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It Took Myriad Years to Juxtapose Forethought with Ingenuity and Link BRCA Mutations to Breast Cancer: Will it Take Another Myriad to Settle Rights?

CIPA Journal
September 2012

Tridico Ph.D., Anthony C., Mouta Ph.D., Carla


Authored by Carla Mouta, Ph.D. and Anthony C. Tridico, Ph.D.

In ancient Greek mythology, Prometheus, the "Forethinker," protector and benefactor of humankind, inherits foresight from his mother and ingenuity from his father. With these traits, Prometheus suffers myriad years for having returned fire and taught the useful arts to the human race, saving it from destruction. Nowadays, women (and men) worldwide inherit cancer as a trait, carrying gene mutations linked to predisposition to breast and ovarian cancer, the discovery of which allowed the development of diagnostic and treatment technologies based on the same. Myriad Genetics, Inc. is the exclusive licensee of a number of patents on those technologies. Prometheus, Inc. also holds a patent portfolio on diagnostic-, prognostic-, and treatment-related technologies for various disorders. Both Myriad and Prometheus have had their patents challenged under 35 U.S.C. § 101, as allegedly encompassing subject matter that is not eligible for patent protection under U.S. law. Thus far, Prometheus has lost at the U.S. Supreme Court while Myriad remains standing even after reevaluation under Mayo v. Prometheus. But there is still time for a possible albeit unlikely return to the Federal Circuit for an en banc opinion, and even to the Supreme Court. Will it take Myriad years?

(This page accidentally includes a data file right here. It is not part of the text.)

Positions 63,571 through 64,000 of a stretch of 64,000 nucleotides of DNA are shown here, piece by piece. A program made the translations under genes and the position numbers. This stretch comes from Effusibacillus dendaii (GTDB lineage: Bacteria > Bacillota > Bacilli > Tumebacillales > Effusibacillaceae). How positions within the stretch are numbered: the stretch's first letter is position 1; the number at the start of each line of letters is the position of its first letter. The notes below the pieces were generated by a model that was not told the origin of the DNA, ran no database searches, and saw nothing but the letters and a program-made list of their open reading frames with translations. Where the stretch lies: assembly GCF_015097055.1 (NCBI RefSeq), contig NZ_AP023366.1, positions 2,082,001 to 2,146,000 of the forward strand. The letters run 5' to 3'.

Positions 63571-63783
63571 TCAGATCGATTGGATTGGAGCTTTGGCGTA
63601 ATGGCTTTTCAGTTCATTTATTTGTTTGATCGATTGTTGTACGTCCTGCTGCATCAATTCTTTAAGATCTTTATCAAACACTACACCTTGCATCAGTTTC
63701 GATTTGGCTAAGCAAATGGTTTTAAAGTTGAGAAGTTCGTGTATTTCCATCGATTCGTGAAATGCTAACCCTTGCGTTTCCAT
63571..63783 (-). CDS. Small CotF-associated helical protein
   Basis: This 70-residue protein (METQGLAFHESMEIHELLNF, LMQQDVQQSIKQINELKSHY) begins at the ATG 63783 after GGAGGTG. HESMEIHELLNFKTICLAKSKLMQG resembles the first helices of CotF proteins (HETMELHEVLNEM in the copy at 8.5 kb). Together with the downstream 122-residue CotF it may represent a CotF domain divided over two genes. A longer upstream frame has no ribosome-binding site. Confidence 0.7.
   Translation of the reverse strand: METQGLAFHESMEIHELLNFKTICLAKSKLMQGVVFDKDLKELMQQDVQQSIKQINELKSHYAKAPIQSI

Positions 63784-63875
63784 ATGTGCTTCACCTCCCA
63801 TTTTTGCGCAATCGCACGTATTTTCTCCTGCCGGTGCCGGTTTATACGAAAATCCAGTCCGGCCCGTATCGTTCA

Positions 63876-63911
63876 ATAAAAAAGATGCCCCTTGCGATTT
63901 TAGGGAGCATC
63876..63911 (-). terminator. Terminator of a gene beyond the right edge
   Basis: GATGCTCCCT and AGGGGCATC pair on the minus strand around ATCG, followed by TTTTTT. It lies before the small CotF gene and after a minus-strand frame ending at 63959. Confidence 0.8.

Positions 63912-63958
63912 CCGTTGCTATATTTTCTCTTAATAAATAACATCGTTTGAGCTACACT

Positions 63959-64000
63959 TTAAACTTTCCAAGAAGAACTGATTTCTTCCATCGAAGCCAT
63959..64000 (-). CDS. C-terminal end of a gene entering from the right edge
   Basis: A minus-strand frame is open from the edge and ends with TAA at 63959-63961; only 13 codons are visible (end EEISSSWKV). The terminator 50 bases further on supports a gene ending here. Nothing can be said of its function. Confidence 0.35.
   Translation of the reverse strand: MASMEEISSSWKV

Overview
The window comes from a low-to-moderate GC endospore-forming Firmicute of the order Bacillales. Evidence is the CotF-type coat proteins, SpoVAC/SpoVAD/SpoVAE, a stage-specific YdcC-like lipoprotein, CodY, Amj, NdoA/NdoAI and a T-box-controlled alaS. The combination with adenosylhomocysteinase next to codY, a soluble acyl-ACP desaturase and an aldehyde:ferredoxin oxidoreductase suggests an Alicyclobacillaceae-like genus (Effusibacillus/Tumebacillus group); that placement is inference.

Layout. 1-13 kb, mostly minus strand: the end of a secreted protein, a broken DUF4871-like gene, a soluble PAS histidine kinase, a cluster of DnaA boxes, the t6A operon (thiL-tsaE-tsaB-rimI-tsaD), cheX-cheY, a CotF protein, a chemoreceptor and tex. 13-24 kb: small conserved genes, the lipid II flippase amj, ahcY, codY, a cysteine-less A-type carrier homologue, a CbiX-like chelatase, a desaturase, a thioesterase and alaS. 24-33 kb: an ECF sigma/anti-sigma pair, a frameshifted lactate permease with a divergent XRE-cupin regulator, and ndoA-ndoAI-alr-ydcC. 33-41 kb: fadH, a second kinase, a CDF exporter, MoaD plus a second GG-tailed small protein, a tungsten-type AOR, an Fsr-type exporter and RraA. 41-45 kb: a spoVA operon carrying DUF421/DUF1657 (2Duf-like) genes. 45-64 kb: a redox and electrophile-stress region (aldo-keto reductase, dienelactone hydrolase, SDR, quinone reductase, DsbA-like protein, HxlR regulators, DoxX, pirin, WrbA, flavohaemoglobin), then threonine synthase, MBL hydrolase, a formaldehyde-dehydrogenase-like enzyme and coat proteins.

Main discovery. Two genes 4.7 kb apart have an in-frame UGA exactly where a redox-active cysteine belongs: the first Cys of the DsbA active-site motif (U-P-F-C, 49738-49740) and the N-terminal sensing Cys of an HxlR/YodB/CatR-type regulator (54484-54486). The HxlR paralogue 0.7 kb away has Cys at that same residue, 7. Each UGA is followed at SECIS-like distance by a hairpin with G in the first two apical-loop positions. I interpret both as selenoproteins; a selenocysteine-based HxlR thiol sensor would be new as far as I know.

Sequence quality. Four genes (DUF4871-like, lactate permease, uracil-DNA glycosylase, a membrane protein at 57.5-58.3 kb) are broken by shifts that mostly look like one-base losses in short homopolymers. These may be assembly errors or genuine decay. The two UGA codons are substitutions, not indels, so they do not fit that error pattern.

Indeed, this past March, the U.S. Supreme Court unanimously reversed the Court of Appeals for the Federal Circuit (the Federal Circuit) and held that Prometheus's claims drawn to methods for determining the optimal dosages of thiopurine drugs to treat certain diseases encompassed nonstatutory subject matter under 35 U.S.C. § 101 and therefore we not patent-eligible. Mayo Collaborative Servs. v. Prometheus Labs. Inc., 132 S.Ct. 1289 (2012). See, "Like Zeus the Supreme Court Punishes Prometheus: But What Does it all Mean for Patentable Subject Matter?" CIPA Journal, April 2012. A week later, the U.S. Supreme Court issued a GVR (grant [certiorari], vacate, and remand) order in the Association for Molecular Pathology v. PTO decision (better known as ACLU v. Myriad), remanding the case to the Federal Circuit for reevaluation in light of Mayo v. Prometheus.  Given that Mayo v. Prometheus had been taken to the Supreme Court solely on the eligibility of "method"-type claims, this remand, a priory, would seem insufficient to resolve all of Myriad's claims. To be sure, the ACLU v. Myriad claim to fame was the case in which the Federal Circuit addressed (and upheld) the eligibility of "composition"-type claims to isolated DNA for patenting under § 101. See, "The Myriad Scare: Isolated DNA Molecules Remain Patent Eligible (for now!). CIPA Journal, September 2011. Accordingly, on remand, the Federal Circuit asked the parties to brief the Court, in advance of the oral hearings on one question: What is the applicability of the Supreme Court's decision in Mayo v. Prometheus to Myriad's isolated DNA claims and to method claim 20 of [U.S. Patent No. 5,747,282], the '282 patent?